Let me start this column by stating two simple facts: I love history, and I especially love family history.
When the two topics combine, I’m in for a treat and a true learning experience.
One of those experiences presented itself to me on Monday afternoon when Teresa Teater of Omaha came by the office to let us know that her great-grandfather, Calvin Chapman, is being considered for inclusion in the Nebraska Hall of Fame.
Teater is an enthusiastic champion for her ancestor, sharing stories, newspaper clippings and photos during our visit.
The Nebraska Historical Society took nominations earlier this year, and Chapman is one of a dozen nominees for possible inclusion in the Hall of Fame at the State Capitol.
The Hall of Fame Commission held a hearing in Omaha on July 13 and has one scheduled in Holdrege on July 19 before making its decision on a finalist on Aug. 2.
If a finalist is chosen, the process will continue to select a sculptor to create a bust that will be included in the Hall of Fame.
That sculpture will be dedicated on June 7, 2019.
Chapman is a prominent figure in the early days of Nebraska City.
He arrived in town at the age of 16 and began helping his older brother, Thomas, who was a preacher, transport fugitive slaves from Nebraska City over the river to Lickskillet, Iowa, on the Underground Railroad.
Chapman estimated he made more than 10 trips when he told his story to Ned C. Abbott, who was the superintendent of the School for the Blind, and attorney Paul Jessen about three years before his death in 1928.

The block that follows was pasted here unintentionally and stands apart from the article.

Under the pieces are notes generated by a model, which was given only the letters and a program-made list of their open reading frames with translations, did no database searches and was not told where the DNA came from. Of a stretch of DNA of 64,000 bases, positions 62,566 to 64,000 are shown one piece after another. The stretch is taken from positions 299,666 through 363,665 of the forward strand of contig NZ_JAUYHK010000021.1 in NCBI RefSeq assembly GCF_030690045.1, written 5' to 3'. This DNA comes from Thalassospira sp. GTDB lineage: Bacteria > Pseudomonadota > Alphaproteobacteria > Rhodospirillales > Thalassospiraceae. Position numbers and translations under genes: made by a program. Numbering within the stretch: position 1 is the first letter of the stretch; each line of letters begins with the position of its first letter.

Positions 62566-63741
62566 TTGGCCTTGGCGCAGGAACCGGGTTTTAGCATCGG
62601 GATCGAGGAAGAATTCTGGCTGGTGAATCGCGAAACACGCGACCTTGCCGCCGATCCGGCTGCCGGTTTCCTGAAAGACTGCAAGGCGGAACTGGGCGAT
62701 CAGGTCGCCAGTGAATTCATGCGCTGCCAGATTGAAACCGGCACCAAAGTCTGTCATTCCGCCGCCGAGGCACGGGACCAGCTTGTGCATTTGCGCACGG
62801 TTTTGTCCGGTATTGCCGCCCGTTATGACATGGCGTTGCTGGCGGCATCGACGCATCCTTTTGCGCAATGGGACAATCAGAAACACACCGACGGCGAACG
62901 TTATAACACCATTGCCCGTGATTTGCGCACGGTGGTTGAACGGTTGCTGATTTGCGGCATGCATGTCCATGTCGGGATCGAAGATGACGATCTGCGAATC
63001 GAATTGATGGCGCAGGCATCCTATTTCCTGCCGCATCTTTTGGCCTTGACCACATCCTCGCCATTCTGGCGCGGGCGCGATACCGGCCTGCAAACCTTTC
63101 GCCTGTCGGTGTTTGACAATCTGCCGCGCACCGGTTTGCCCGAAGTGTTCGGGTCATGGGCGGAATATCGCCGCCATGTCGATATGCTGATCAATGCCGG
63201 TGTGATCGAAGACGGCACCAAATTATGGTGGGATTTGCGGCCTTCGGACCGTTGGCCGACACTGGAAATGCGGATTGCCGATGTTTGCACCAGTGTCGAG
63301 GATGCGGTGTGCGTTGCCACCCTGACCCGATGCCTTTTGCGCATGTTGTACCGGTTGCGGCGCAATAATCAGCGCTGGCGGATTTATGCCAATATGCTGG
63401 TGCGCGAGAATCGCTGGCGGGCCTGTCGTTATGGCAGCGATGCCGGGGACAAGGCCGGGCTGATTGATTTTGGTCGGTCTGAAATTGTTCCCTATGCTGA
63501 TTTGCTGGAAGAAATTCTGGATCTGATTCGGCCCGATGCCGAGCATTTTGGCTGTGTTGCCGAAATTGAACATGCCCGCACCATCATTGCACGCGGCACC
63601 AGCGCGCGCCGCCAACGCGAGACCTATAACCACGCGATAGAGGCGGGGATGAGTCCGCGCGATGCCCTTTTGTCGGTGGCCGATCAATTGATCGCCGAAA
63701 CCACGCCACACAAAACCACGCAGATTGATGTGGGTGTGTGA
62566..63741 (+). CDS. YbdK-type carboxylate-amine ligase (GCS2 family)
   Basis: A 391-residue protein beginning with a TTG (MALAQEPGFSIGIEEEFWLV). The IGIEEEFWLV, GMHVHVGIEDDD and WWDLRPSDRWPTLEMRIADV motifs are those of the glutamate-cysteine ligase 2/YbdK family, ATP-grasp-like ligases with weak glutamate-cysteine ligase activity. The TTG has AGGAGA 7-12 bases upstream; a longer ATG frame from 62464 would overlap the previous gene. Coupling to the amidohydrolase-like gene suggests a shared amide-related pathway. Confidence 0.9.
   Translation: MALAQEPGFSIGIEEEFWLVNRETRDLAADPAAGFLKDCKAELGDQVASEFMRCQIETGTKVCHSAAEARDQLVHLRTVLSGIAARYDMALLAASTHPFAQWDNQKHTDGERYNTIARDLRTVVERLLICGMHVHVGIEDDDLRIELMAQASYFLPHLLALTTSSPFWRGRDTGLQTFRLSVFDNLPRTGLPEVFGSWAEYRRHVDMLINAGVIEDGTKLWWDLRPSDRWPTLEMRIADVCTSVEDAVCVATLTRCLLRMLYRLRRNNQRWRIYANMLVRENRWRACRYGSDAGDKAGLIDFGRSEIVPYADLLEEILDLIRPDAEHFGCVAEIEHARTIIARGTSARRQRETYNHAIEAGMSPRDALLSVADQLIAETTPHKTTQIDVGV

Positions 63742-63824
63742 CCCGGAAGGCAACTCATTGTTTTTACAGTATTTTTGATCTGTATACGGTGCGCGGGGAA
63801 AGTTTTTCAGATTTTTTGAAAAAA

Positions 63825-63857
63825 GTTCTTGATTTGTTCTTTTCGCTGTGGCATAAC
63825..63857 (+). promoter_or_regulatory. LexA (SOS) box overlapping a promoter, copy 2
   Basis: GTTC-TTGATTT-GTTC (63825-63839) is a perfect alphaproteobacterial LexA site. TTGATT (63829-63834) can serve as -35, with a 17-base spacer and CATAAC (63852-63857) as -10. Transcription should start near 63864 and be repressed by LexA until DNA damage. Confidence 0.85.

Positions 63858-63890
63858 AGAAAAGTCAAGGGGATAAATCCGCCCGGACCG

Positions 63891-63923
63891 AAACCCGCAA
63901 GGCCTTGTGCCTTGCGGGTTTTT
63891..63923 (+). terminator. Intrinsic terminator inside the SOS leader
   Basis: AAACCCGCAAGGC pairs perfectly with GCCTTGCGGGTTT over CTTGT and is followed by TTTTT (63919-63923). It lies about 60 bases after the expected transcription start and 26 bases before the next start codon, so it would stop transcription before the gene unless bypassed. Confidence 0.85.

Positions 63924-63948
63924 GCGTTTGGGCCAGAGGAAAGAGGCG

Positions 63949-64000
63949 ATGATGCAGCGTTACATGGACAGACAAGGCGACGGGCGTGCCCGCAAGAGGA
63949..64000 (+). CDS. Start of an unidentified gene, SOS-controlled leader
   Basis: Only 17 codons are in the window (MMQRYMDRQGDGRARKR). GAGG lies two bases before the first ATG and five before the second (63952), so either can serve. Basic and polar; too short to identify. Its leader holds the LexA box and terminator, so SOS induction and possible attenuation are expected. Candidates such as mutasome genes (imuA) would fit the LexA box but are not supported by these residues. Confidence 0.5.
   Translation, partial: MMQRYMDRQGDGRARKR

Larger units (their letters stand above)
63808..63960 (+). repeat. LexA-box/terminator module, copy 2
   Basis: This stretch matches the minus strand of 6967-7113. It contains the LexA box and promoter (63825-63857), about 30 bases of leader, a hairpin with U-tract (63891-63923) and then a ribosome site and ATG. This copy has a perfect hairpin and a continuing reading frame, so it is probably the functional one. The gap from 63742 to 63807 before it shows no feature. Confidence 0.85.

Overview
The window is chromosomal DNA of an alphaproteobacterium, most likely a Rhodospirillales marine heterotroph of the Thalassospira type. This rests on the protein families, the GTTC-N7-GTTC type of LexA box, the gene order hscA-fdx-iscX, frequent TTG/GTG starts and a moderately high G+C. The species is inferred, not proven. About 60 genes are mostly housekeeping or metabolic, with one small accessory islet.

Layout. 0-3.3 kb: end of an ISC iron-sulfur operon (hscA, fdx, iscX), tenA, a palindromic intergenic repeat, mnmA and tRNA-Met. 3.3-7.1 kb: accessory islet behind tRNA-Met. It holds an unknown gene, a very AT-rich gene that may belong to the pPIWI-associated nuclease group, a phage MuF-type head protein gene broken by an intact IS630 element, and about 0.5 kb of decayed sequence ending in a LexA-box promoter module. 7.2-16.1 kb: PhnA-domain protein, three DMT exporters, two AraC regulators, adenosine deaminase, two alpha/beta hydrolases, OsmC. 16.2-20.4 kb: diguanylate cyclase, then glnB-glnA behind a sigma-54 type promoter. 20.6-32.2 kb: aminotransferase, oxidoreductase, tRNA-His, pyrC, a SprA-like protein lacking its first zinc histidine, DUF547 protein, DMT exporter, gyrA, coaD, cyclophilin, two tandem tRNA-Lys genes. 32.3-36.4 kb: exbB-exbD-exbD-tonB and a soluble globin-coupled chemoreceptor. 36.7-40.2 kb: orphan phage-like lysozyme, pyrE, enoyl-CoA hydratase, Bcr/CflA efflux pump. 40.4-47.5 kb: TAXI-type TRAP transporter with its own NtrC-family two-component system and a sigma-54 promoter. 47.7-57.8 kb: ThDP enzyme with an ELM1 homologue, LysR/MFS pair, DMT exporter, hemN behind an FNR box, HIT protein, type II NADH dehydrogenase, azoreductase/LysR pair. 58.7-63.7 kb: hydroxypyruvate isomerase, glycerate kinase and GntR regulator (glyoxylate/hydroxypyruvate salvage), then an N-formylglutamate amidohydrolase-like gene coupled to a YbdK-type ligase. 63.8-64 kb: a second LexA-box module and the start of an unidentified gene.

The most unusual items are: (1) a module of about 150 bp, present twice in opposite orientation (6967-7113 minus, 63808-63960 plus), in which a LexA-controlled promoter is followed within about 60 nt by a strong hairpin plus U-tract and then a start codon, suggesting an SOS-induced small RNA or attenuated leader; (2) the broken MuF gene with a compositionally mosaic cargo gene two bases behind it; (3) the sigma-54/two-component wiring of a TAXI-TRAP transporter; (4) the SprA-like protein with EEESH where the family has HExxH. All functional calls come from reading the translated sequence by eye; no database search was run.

Chapman told the men he would take a wagon to Iowa, crossing the river by ferry, stay overnight, then return to Nebraska City the next day.
During the Civil War, Chapman volunteered for military service and served with the Second Regiment of Nebraska Cavalry.
He volunteered after his initial enlistment ended and served for an additional six months as a second lieutenant of independent scouts under General Scully.
He helped organize the William Baumer Post of the Grand Army of the Republic in Nebraska City after the war.
Chapman was active in Nebraska City politics. A page from the 1893-94 Nebraska City City Directory shows him as the acting mayor and the president of the council, as well as being a First Ward councilman, chair of the city’s finance committee, and a member of the city’s judiciary, streets and alleys, and sidewalks and crossings committees.
Chapman had a business on Sixth Street that sold horses and mules, feed, and soft coal.
Teater encouraged anyone who’s interested in seeing Chapman make it into the Hall of Fame to send a letter to the Nebraska State Historical Society,  PO Box 82554, Lincoln, NE 68501-2554 before the decision is made on Aug. 2.